Olive, Again - Elizabeth Strout
In the early afternoon on a Saturday in June, Jack Kennison put on his sunglasses, got into his sports car with the top down, strapped the seatbelt over his shoulder and across his large stomach, and drove to Portland—almost an hour away—to buy a gallon of whiskey rather than bump into Olive Kitteridge at the grocery store here in Crosby, Maine. Or even that other woman he had seen twice in the store as he stood holding his whiskey while she talked about the weather. The weather. That woman—he could not remember her name—was a widow as well.
As he drove, an almost-calmness came to him, and once in Portland he parked and walked down by the water. Summer had opened itself, and while it was still chilly in mid-June, the sky was blue and the gulls were flying above the docks. There were people on the sidewalks, many were young people with kids or strollers, and they all seemed to be talking to one another. This fact impressed him. How easily they took this for granted, to be with one another, to be talking! No one seemed to even glance at him, and he realized what he had known before, only now it came to him differently: He was just an old man with a sloppy belly and not anyone worth noticing. Almost, this was freeing. There had been many years of his life when he was a tall, good-looking man, no gut, strolling about the campus at Harvard, and people did look at him then, for all those years, he would see students glance at him with deference, and also women, they looked at him. At department meetings he had been intimidating; this was told to him by colleagues, and he understood it to be true, for he had meant to be that way. Now he sauntered down one of the wharfs where condos were built, and he thought perhaps he should move here, water everywhere around him, and people too. He took from his pocket his cellphone, glanced at it, and returned it to his pocket. It was his daughter he wished to speak to.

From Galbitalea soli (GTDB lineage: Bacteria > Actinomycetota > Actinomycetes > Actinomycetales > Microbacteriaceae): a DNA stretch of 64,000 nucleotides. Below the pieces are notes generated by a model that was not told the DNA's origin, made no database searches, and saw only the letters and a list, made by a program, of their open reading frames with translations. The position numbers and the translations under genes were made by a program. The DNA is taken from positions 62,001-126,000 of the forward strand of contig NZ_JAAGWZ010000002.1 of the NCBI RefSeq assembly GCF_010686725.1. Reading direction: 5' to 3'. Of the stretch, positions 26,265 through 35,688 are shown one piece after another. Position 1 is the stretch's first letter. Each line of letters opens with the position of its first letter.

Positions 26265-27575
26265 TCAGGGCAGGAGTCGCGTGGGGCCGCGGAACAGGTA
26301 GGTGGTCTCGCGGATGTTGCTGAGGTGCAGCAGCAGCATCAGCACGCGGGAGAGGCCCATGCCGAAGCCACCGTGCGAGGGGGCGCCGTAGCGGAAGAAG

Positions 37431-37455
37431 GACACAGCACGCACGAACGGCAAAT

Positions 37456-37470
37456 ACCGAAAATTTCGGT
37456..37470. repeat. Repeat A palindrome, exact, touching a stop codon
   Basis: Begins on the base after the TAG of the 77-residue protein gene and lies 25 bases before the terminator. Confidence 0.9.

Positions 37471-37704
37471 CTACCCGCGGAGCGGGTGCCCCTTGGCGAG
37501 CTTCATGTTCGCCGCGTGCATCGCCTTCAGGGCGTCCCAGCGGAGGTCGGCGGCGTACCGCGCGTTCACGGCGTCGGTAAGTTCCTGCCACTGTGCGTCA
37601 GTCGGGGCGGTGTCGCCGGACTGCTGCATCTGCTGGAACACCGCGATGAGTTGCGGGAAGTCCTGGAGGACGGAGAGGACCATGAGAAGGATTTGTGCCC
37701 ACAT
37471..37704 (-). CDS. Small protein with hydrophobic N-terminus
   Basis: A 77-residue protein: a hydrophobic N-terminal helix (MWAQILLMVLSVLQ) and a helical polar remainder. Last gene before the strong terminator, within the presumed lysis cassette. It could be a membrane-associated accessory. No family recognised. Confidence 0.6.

A couple emerged from the door of one apartment; they were his age, the man also had a stomach, though not as big as Jack’s, and the woman looked worried, but the way they were together made him think they had been married for years. “It’s over now,” he heard the woman say, and the man said something, and the woman said, “No, it’s over.” They walked past him (not noticing him) and when he turned to glance at them a moment later, he was surprised—vaguely—to see that the woman had put her arm through the man’s, as they walked down the wharf toward the small city.
Jack stood at the end of the wharf and watched the ocean; he looked one way, then the other. Small whitecaps rolled up from a breeze that he felt only now. This is where the ferry came in from Nova Scotia, he and Betsy had taken it one day. They had stayed in Nova Scotia three nights. He tried to think if Betsy had put her arm through his; she may have. So now his mind carried an image of them walking off the ferry, his wife’s arm through his—
He turned to go.
“Knucklehead.” He said the word out loud and saw a young boy on the wharf close by turn to look at him, startled. This meant he was an old man who was talking to himself on a wharf in Portland, Maine, and he could not—Jack Kennison, with his two PhDs—he could not figure out how this had happened. “Wow.” He said that out loud as well, past the young boy by now. There were benches, and he sat down on an empty one. He took out his phone and called his daughter; it would not yet be noontime in San Francisco, where she lived. He was surprised when she answered.
“Dad?” she said. “Are you okay?”
He looked skyward. “Oh, Cassie,” he said, “I just wondered how you were doing.”
“I’m okay, Dad.”
“Okay, then. Good. That’s good to hear.”
There was silence for a moment, then she said, “Where are you?”
“Oh. I’m on the dock in Portland.”
“Why?” she asked.
“I just thought I’d come to Portland. You know, get out of the house.” Jack squinted out toward the water.
Another silence. Then she said, “Okay.”
“Listen, Cassie,” Jack said, “I just wanted to say I know I’m a shit. I know that.